Alex Gough wins bronze in World Cup luge opener
Germany's Geisenberger wins event in Lillehammer, Norway
Canada's Alex Gough won bronze in the women's World Cup luge season opener on Saturday in Lillehammer, Norway.
The 26-year-old from Calgary, Alta., finished third in a time of 1:36.233 en route to her 12th career World Cup medal.
“To start things off on a track where I’m not comfortable on, and I haven’t been to in nine years, and to be in the medals is a huge confidence booster for me,” said Gough.
“The podium, or result, wasn’t the most important thing today. I really wanted to just begin the season with decent starts and two solid runs so it feels really good to have been able to do that.”
Germany's Natalie Geisenberger wound up winning the event, finishing two runs in 1 minute, 35.847 seconds for her country's 122nd gold medal in the last 126 races on the circuit. Russia's Tatyana Ivanova was second in 1:36.031.
In other Canadian results, Kimberly McRae was 18th, Arianne Jones finished 21st and Jordan Smith was 23rd.
Kate Hansen was the surprise leader after the first run, and was the last woman down the track in the second run, knowing exactly what she needed for what would have been the first World Cup win by an American woman in 16 years. But she posted just the 22nd-fastest time out of 23 sliders in the second heat, finishing 12th overall.
"I guess it's a little bittersweet, but I still got 12th," Hansen said. "And I haven't gotten a top-12 in years."
Erin Hamlin of Remsen, N.Y., was the top American finisher, placing eighth and moving closer to locking up a spot on the U.S. team that will compete in the Sochi Olympics. Hamlin won the 2009 world championship, but no U.S. woman has won a World Cup race since Cameron Myler did in Sigulda, Latvia, on Nov. 22, 1997.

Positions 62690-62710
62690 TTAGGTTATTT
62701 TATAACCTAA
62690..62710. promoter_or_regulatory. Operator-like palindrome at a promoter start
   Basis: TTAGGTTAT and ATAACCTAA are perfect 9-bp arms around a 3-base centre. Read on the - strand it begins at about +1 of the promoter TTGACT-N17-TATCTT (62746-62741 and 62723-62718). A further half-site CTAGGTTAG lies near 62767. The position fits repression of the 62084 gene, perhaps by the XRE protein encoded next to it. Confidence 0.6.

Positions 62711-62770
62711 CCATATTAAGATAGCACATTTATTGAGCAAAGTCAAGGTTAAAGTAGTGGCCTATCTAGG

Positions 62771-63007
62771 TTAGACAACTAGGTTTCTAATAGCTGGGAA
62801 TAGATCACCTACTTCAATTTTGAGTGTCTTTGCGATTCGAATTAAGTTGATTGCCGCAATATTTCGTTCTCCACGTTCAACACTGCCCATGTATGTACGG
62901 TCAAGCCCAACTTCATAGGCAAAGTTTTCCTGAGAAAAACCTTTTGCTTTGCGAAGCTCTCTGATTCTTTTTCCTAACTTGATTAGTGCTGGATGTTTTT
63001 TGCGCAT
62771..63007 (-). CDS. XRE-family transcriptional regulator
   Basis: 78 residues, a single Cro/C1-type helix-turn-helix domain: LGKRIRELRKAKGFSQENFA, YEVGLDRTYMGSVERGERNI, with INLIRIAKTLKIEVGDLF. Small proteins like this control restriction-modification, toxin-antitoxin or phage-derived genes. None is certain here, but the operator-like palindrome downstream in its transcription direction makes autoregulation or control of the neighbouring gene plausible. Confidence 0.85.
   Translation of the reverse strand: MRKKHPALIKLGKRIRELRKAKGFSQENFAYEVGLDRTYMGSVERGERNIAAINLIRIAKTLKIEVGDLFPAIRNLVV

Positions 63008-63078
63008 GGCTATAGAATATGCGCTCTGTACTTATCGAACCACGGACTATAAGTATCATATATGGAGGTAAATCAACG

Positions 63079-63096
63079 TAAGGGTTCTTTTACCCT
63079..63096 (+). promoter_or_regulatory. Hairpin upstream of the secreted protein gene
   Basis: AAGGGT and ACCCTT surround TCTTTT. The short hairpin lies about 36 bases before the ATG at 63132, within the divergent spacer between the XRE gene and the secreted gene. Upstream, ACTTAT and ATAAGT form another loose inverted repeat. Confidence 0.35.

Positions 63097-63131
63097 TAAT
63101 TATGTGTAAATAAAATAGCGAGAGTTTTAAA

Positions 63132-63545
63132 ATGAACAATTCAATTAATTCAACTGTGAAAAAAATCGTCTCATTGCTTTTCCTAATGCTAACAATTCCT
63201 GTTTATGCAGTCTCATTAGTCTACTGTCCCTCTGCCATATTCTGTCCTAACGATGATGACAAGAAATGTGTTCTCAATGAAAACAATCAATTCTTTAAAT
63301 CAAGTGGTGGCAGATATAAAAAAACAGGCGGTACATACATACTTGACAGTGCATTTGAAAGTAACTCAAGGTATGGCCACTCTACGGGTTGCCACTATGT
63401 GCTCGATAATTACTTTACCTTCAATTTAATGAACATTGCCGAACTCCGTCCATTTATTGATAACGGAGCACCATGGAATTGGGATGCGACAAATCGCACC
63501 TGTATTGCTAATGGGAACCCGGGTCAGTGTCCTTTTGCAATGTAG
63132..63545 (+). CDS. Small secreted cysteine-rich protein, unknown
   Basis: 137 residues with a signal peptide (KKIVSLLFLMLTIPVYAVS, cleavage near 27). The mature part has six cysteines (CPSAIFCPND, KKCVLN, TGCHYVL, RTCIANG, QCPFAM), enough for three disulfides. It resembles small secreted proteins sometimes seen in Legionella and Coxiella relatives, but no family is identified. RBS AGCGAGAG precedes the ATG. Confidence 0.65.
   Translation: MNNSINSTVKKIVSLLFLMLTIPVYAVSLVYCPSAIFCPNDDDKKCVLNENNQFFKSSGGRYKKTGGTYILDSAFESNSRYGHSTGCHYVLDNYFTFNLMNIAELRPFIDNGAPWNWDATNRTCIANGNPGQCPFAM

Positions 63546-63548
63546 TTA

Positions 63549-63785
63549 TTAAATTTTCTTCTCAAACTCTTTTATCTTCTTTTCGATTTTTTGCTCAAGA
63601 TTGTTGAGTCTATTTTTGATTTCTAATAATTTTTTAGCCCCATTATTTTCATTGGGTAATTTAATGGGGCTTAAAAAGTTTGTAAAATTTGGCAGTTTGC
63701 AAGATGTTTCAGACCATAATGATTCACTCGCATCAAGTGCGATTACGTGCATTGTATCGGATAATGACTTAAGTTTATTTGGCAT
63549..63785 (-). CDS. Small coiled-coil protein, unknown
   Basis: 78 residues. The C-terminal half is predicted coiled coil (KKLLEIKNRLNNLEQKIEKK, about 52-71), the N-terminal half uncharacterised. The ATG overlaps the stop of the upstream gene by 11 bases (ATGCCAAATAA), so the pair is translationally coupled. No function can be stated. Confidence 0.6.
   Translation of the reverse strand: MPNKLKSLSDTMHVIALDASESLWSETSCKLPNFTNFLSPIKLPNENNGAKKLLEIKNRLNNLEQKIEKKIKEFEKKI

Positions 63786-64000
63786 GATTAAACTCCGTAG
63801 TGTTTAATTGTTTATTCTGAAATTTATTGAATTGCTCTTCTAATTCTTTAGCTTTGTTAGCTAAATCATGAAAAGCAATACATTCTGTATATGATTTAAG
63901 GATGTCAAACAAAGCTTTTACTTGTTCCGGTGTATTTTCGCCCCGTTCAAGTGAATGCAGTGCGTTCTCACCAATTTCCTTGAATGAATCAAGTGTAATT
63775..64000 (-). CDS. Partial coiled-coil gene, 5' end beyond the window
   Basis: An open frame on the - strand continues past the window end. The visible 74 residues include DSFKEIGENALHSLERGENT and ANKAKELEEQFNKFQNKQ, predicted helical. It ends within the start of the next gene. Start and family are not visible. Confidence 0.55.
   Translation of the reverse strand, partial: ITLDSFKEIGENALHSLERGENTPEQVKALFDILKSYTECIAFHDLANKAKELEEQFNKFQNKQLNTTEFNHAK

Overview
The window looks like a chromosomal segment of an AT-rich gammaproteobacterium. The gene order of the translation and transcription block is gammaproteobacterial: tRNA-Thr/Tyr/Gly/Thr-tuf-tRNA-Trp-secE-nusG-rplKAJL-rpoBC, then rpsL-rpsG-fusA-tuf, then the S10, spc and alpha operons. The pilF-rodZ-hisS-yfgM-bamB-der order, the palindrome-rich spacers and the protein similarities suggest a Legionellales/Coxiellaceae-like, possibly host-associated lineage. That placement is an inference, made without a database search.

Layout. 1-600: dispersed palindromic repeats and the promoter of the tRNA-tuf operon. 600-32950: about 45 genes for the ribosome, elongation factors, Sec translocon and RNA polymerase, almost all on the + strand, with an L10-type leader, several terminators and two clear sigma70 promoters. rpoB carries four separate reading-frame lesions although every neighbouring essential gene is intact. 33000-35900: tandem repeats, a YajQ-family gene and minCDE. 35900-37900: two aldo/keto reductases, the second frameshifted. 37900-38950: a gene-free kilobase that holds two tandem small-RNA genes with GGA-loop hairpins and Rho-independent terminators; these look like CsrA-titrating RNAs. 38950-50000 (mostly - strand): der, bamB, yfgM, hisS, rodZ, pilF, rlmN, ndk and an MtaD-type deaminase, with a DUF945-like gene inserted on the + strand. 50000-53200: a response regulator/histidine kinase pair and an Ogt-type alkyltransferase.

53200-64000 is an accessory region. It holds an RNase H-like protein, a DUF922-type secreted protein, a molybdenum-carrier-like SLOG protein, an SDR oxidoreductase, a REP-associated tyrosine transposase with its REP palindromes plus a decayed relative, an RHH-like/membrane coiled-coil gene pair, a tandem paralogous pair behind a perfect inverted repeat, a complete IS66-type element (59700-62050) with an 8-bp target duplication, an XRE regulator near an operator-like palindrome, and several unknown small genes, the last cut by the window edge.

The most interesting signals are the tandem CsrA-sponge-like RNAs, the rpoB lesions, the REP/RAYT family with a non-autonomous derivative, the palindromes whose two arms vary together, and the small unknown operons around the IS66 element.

"Not completely dissatisfied with my race," Hamlin said. "Definitely some things to improve on. I'm hopefully going to be able to keep my sled running like it is."
Julia Clukey of Augusta, Maine, was 19th. The fourth American in the field, Summer Britcher of Glen Rock, Pa., crashed in her first run.
Racing with a broken foot, Hansen was the second racer to go down the track out of 24 in the first heat, finishing her opening run in 47.954 seconds. With most of the usual race-day favorites like Geisenberger, Gough and Tatjana Hufner still to slide, it was somewhat expected that Hansen's time atop the leaders' box would only last for a few minutes.
But no one caught her in that first heat, and the native of La Canada, Calif., found herself squarely in the medal mix.
"I will say that being the fastest after the first run with a broken foot was a pretty unbelievable feeling that I may or may not ever get again," Hansen said.
By winning the first heat, Hansen got to slide last in the second one. A time of 48.279 seconds would have been enough to ensure no worse than a bronze medal.
"It was refreshing, to say the least," Hamlin said of not only seeing an American in the top spot at the midway point, but with someone having beaten the Germans again, if only for one run.
But Hansen's second-run time was 48.576 seconds, a slow start proving to be too much to overcome. Still, Hansen walked away anything but disappointed.
"I can't be mad," Hansen said. "It's pretty unbelievable, if I say so."
Earlier Saturday, defending World Cup champions Tobias Wendl and Tobias Arlt of Germany prevailed in the doubles season-opener, finishing in 1:35.499. Another German team, Toni Eggert and Sascha Benecken, took second in 1:35.509. Two-time defending Olympic champions Andreas and Wolfgang Linger were third, the Austrian brothers finishing in 1:35.612.
The only U.S. team in the doubles field, Matt Mortensen of Huntington Station, N.Y., and Preston Griffall of Salt Lake City, had the fifth-fastest second run and rallied to a 13th-place finish.
-- With files from CBCSports.ca